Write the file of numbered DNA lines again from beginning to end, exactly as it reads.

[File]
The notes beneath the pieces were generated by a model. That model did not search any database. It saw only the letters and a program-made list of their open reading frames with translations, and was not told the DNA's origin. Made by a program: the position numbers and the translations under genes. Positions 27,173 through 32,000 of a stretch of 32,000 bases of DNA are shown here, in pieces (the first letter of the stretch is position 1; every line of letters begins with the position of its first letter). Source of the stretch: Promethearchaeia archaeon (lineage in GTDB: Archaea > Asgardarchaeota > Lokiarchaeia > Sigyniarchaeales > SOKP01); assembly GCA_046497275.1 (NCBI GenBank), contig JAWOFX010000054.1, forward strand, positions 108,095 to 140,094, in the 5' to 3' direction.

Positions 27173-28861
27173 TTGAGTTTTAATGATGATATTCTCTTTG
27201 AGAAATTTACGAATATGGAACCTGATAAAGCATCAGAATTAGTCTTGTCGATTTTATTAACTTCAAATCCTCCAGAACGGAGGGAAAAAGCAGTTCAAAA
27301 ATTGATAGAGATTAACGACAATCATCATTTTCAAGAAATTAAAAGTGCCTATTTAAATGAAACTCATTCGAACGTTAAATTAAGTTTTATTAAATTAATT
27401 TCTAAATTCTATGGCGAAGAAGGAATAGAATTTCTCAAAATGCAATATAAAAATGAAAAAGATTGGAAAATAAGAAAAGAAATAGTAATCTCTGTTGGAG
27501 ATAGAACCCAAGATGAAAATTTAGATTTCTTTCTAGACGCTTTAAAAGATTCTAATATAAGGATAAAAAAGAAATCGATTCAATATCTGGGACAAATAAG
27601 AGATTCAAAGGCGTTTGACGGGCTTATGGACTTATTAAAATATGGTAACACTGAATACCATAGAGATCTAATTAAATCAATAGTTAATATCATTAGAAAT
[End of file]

The notes beneath the pieces were generated by a model. That model did not search any database. It saw only the letters and a program-made list of their open reading frames with translations, and was not told the DNA's origin. Made by a program: the position numbers and the translations under genes. Positions 27,173 through 32,000 of a stretch of 32,000 bases of DNA are shown here, in pieces (the first letter of the stretch is position 1; every line of letters begins with the position of its first letter). Source of the stretch: Promethearchaeia archaeon (lineage in GTDB: Archaea > Asgardarchaeota > Lokiarchaeia > Sigyniarchaeales > SOKP01); assembly GCA_046497275.1 (NCBI GenBank), contig JAWOFX010000054.1, forward strand, positions 108,095 to 140,094, in the 5' to 3' direction.

Positions 27173-28861
27173 TTGAGTTTTAATGATGATATTCTCTTTG
27201 AGAAATTTACGAATATGGAACCTGATAAAGCATCAGAATTAGTCTTGTCGATTTTATTAACTTCAAATCCTCCAGAACGGAGGGAAAAAGCAGTTCAAAA
27301 ATTGATAGAGATTAACGACAATCATCATTTTCAAGAAATTAAAAGTGCCTATTTAAATGAAACTCATTCGAACGTTAAATTAAGTTTTATTAAATTAATT
27401 TCTAAATTCTATGGCGAAGAAGGAATAGAATTTCTCAAAATGCAATATAAAAATGAAAAAGATTGGAAAATAAGAAAAGAAATAGTAATCTCTGTTGGAG
27501 ATAGAACCCAAGATGAAAATTTAGATTTCTTTCTAGACGCTTTAAAAGATTCTAATATAAGGATAAAAAAGAAATCGATTCAATATCTGGGACAAATAAG
27601 AGATTCAAAGGCGTTTGACGGGCTTATGGACTTATTAAAATATGGTAACACTGAATACCATAGAGATCTAATTAAATCAATAGTTAATATCATTAGAAAT